Oh my, how things have changed

News Headlines. Father in India charged with leaving his young son to drive his Ferrari. Quick, call the police, the Department of Children’s Services and everybody else who has an opinion on child-rearing.

I would like to say that my own father should be charged and imprisoned. He allowed, no, make that encouraged, my younger sister to drive his 12-cylinder Jag around his friend’s service station in Sydney’s west, and she was not even ten years old.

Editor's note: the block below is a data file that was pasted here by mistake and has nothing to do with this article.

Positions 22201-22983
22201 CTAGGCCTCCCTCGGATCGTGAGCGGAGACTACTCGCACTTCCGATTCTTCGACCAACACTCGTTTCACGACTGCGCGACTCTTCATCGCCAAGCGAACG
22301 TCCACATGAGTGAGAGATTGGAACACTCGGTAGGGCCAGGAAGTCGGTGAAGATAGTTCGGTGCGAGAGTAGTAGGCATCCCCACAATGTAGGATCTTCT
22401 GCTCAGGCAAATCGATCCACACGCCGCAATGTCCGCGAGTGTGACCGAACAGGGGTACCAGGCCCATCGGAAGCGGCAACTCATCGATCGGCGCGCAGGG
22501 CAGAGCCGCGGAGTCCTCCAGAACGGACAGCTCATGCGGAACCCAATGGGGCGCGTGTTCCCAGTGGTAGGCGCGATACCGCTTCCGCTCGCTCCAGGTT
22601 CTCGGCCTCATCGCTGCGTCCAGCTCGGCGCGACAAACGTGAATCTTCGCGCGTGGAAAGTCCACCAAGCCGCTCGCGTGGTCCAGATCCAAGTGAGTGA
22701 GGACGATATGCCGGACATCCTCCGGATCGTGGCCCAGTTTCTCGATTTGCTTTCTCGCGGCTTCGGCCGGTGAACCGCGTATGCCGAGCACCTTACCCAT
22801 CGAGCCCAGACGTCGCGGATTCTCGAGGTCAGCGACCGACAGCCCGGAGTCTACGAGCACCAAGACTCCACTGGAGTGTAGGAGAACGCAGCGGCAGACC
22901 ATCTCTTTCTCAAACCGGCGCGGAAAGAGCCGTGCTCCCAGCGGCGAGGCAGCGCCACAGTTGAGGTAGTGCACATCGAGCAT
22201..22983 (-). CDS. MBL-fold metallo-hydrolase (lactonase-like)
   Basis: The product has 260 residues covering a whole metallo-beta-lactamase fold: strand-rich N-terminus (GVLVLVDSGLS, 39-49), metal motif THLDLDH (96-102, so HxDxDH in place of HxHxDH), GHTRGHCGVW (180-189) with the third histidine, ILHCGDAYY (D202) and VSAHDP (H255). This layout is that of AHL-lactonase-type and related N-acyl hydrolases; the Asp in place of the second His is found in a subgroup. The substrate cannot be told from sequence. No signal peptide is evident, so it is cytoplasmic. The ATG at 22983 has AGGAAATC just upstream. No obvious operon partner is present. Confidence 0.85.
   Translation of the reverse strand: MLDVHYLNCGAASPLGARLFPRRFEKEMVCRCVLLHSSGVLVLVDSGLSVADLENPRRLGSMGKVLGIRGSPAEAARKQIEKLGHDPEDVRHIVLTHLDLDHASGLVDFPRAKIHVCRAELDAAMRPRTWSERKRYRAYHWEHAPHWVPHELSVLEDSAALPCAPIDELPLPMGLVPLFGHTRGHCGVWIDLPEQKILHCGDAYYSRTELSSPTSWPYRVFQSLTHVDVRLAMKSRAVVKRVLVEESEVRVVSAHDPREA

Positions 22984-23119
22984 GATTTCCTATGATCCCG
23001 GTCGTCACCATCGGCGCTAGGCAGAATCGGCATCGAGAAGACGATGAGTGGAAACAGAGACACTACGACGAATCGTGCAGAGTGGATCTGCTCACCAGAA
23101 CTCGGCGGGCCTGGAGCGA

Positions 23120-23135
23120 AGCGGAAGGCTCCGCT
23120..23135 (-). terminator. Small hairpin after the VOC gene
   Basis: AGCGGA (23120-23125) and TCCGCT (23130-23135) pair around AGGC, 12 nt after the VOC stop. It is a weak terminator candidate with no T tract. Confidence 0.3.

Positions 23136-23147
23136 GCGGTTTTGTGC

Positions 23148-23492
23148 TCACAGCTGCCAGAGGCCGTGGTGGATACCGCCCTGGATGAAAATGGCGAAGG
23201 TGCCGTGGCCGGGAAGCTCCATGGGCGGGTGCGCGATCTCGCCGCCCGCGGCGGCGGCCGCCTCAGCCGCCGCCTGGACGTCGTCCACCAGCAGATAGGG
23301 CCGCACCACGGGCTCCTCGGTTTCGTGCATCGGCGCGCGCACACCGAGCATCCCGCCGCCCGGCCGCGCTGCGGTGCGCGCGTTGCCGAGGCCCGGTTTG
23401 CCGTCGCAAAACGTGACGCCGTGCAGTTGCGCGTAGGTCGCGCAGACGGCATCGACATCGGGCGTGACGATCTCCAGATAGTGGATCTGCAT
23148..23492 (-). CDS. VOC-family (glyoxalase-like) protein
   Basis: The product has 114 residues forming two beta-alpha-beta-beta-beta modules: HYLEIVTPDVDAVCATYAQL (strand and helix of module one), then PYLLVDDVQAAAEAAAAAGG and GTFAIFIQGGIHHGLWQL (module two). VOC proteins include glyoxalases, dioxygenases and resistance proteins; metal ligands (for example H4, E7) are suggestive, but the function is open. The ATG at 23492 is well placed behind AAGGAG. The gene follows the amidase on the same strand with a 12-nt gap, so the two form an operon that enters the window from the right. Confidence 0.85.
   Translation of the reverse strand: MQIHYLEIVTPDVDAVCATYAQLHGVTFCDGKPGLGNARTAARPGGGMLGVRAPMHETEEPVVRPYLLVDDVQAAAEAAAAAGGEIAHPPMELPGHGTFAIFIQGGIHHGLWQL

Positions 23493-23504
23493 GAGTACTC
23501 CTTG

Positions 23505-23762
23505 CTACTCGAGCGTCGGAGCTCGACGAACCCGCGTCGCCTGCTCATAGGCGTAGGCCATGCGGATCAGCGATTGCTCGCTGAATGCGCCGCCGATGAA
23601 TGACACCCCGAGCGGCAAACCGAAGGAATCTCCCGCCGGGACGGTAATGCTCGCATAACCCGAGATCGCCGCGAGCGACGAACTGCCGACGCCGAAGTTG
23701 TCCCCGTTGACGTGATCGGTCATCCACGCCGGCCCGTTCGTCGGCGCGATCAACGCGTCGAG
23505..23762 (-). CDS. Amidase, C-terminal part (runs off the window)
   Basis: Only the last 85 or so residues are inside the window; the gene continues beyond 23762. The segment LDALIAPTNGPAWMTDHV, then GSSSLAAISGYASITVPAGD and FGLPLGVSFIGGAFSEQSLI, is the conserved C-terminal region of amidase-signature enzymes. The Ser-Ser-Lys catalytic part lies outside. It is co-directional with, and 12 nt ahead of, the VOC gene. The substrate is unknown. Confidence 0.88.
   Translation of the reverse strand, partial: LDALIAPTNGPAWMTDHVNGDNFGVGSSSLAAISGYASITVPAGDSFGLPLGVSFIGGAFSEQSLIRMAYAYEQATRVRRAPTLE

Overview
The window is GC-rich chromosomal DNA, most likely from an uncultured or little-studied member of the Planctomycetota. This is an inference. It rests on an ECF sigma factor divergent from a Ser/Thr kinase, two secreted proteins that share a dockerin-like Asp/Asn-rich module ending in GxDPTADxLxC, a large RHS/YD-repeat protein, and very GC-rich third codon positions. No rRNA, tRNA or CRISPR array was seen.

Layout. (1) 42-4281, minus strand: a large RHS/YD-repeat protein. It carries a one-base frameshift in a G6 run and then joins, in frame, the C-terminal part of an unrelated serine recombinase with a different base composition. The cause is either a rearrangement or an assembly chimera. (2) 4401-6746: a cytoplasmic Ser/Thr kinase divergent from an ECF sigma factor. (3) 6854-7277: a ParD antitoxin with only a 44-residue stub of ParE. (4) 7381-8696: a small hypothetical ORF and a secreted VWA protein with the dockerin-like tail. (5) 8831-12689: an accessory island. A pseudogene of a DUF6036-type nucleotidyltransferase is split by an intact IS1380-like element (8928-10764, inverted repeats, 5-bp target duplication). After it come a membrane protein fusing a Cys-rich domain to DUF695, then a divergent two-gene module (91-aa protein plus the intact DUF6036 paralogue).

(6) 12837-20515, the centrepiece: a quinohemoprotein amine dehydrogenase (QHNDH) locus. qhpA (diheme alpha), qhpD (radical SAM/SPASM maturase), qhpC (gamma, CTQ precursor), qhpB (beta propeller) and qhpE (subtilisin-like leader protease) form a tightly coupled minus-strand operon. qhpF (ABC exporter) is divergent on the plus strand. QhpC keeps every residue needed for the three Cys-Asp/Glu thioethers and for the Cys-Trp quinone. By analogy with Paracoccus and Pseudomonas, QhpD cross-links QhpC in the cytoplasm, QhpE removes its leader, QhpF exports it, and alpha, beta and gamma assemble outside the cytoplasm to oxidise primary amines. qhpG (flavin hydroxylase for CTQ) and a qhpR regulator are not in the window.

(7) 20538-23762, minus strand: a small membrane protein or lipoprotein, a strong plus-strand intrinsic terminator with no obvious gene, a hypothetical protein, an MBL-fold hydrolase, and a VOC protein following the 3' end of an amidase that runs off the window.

For that matter, please arrest and charge my grandparents as well. None of these people are alive, but hey, that is a small technicality I plan to address later. My grandmother had a driver’s licence. In those days, it did not mean that she could actually drive. It simply meant that whoever was responsible for awarding driver’s licences owed my grandfather a favour. To say that to be in a moving vehicle with my grandmother was a fairly scary experience is the understatement of the century. I recall once being driven to school by her. On a deserted back road, a car wheel overtook us. I remember thinking how fast it was moving. My grandmother looked at me, and in sheer disgust, uttered these famous words: “Will you look at that! Some fool has lost his wheel.” Boy, was she right, and you guessed it, it was hers. I never did get to school that day. No injuries. She never drove above 50 km per hour anyway. Just a very bemused tow truck driver and a very red-faced grandmother. God bless her. Reversing was beyond her. Whenever she drove to her own mother’s place in a beautiful picturesque town, she would drive round and round the town square until parking suitable for an ocean liner became available, and then just simply drive in. When she was in her early thirties, and my father was available, she would take him with her and make him park or reverse for her. He was 12 years old. I can still picture her, immaculately dressed, always in high heels, her hair perfect, a fabulous cook and her baking was legendary. Just cars and she were not a good combination. I suspect that the driver’s licence was a fashion accessory.